Project network

From HandWiki

A project network diagram is a graph that displays the order in which a project’s activities are to be completed. Derived from the work breakdown structure, the terminal elements of a project are organized sequentially based on the relationship among them. It is typically drawn from left to right to reflect project chronology.[1]

Activity-on-Node Diagram



The Activity-on-Node (AON) technique uses nodes to represent individual project activities and path arrows to designate the sequence of activity completion.[2] Nodes are labelled using information pertaining to the activity. According to Project Management, nodes should at least display the following information:[3]

  • Identifier
  • Descriptive label
  • Activity duration
  • Early start time
  • Early finish time
  • Late start time
  • Late finish time
  • Activity float (slack)
Activity Node Labels

Start and finish times are used to determine the critical path of a project. Activity float, or slack, time is used in project crashing.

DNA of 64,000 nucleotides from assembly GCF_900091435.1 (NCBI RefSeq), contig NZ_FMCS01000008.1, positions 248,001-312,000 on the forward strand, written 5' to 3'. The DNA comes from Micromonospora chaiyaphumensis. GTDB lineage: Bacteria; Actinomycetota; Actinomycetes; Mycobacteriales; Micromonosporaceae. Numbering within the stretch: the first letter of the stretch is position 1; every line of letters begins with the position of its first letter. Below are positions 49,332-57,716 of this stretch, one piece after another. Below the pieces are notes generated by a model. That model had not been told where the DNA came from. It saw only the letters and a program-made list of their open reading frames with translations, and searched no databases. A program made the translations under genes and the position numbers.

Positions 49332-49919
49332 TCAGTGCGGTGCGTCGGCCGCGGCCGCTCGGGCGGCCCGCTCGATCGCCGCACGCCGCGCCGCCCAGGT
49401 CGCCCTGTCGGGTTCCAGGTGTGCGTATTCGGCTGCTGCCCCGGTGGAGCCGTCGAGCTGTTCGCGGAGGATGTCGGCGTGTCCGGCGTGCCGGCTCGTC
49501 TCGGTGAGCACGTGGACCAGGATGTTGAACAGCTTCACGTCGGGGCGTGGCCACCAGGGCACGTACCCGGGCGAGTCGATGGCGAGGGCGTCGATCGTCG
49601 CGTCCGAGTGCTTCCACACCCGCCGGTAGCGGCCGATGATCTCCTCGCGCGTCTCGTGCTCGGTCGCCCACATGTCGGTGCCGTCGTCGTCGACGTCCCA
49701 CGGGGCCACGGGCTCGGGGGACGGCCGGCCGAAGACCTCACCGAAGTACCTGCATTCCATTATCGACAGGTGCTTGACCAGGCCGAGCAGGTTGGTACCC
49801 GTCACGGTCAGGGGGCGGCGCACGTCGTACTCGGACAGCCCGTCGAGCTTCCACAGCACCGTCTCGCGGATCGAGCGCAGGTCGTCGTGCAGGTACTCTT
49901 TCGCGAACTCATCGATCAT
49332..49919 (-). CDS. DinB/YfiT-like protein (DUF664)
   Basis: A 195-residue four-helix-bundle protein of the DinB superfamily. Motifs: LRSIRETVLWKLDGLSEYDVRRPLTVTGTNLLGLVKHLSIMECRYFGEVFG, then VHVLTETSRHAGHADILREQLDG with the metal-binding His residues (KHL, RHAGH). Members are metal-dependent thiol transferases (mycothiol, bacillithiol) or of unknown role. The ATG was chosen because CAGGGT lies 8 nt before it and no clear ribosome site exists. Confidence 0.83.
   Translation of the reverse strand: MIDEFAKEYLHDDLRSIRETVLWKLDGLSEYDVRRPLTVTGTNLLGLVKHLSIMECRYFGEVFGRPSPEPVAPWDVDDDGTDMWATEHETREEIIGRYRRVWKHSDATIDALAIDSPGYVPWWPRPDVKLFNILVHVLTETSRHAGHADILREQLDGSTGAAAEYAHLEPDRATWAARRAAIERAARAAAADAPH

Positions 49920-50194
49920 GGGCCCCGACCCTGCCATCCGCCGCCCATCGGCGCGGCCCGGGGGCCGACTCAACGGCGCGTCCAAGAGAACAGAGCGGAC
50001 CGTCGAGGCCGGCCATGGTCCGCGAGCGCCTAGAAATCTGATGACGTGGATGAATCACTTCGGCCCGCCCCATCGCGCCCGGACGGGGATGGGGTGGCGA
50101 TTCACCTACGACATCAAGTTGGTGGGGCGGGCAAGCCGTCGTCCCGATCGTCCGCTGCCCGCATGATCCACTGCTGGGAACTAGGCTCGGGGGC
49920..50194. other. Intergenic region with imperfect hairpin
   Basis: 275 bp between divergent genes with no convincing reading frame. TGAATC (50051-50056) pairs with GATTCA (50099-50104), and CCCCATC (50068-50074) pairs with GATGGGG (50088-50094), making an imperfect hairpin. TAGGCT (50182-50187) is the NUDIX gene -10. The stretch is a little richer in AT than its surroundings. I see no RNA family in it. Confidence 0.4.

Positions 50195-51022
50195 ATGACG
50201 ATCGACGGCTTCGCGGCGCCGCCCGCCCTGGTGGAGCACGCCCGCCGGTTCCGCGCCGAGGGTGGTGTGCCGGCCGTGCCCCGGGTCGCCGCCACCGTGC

Other techniques

The condition for a valid project network is that it doesn't contain any circular references.

Project dependencies can also be depicted by a predecessor table. Although such a form is very inconvenient for human analysis, project management software often offers such a view for data entry.

An alternative way of showing and analyzing the sequence of project work is the design structure matrix or dependency structure matrix.

See also


  1. "Project Network Diagram".,62555d9cae535f6f685560ac5b5d.xhtml. Retrieved April 23, 2014. 
  2. Kramer, S. W. & Jenkins, J. L. (2006). Understanding the basics of CPM calculations: what is scheduling software really telling you? Paper presented at PMI® Global Congress 2006—North America, Seattle, WA. Newtown Square, PA: Project Management Institute.
  3. Pinto, Jeffrey K. (2019). Project management : achieving competitive advantage (Fifth ed.). New York, NY. pp. 316-319. ISBN 978-0-13-473033-2. OCLC 1007502136. 

External links